My career in the movies

The Moor in Sheffield before its recent modernization, copyright Peter Barr

The Moor before its recent modernization, copyright Peter Barr

Thirty years ago today, at 9.30 pm, the BBC screened Threads, a drama about the effects of a nuclear attack on the city of Sheffield. It had an audience of 6.9 millions on first showing, and was nominated for seven BAFTAs, winning three of them including Best Single Drama. It was an ambitious project, taking a neo-realistic approach that combined elements of documentary with an almost soap-like family narrative. And I was in it.

The BBC had tried to produce a docu-drama about nuclear war before. Peter Watkin’s 1965 film The War Game was banned by the then Labour Government, though like most of my friends I had seen it – in my case several times. By 1984, Cold War tensions remained high, with Britain placing itself in the front line through its acceptance of US missile bases and Mrs Thatcher’s expressed willingness to use Trident. Unsurprisingly, the peace movement was experiencing a huge revival.

I had joined the Sheffield branch of END, a Europe-wide movement that attacked nuclear weapons of both East and West; this set it apart from CND in Sheffield, whose leading activists included Communists who dismissed END as “Trotskyite”. I don’t know how much success we had, though we had a very large meeting in the City Hall with the historian E P Thompson as our main speaker, and of course we enjoyed the much larger CND marches. Although I think the filming took place before the miners’ strike broke out, there were already plenty of other tensions as Thatcherism ate into the industrial heartland of South Yorkshire.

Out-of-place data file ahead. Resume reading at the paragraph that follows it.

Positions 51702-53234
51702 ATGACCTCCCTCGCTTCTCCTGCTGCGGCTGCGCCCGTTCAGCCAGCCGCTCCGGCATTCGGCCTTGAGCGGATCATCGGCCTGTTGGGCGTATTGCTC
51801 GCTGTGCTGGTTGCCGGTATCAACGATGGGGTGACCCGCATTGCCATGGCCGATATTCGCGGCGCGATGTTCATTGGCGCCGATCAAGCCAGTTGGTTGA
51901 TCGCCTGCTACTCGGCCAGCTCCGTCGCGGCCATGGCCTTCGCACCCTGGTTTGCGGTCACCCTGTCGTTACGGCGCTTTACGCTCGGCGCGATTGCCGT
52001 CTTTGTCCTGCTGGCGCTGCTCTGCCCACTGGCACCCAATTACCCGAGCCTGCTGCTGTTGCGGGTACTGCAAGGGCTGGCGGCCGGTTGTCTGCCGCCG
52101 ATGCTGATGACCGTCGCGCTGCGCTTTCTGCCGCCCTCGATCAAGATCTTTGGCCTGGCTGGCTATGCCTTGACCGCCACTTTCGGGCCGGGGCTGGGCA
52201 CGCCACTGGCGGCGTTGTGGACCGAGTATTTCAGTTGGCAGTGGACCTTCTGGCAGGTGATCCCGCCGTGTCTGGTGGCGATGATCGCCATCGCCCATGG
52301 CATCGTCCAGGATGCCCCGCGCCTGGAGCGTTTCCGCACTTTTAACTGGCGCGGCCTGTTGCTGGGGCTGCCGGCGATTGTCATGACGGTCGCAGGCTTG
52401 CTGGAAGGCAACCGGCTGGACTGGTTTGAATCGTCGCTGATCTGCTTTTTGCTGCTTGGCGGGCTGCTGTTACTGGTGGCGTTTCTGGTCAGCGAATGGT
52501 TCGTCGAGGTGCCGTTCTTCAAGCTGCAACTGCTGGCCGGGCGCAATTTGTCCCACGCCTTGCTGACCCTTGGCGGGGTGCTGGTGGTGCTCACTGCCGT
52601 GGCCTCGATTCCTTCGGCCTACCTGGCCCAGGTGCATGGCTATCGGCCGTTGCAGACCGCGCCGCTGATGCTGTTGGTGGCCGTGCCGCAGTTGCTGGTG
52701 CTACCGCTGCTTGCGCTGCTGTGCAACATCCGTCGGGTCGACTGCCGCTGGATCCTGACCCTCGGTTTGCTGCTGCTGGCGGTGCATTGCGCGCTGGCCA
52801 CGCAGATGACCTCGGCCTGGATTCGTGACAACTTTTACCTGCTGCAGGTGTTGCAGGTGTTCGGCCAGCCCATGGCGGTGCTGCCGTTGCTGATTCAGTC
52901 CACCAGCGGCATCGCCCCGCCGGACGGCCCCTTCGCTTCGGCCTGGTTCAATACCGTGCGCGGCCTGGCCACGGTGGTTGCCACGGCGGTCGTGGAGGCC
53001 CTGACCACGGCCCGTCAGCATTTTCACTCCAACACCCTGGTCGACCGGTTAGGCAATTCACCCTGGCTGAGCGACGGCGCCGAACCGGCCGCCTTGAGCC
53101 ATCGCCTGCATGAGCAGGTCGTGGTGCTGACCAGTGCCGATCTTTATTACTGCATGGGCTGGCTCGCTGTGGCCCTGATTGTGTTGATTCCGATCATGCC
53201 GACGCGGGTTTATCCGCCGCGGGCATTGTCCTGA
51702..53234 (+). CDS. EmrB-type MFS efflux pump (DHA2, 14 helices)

A BBC drama about nuclear war, in this polarised and highly charged atmosphere, was always going to be controversial. Looking at the Times for the following days, I see that Mary Whitehouse, then a very influential figure, attacked the BBC for screening the film, whose makers received around 100 letters – quite a post-bag in those pre-email days – most of which supported the decision. The BBC also organised a studio discussion, with the Labour politician Robin Cook vigorously defending the film.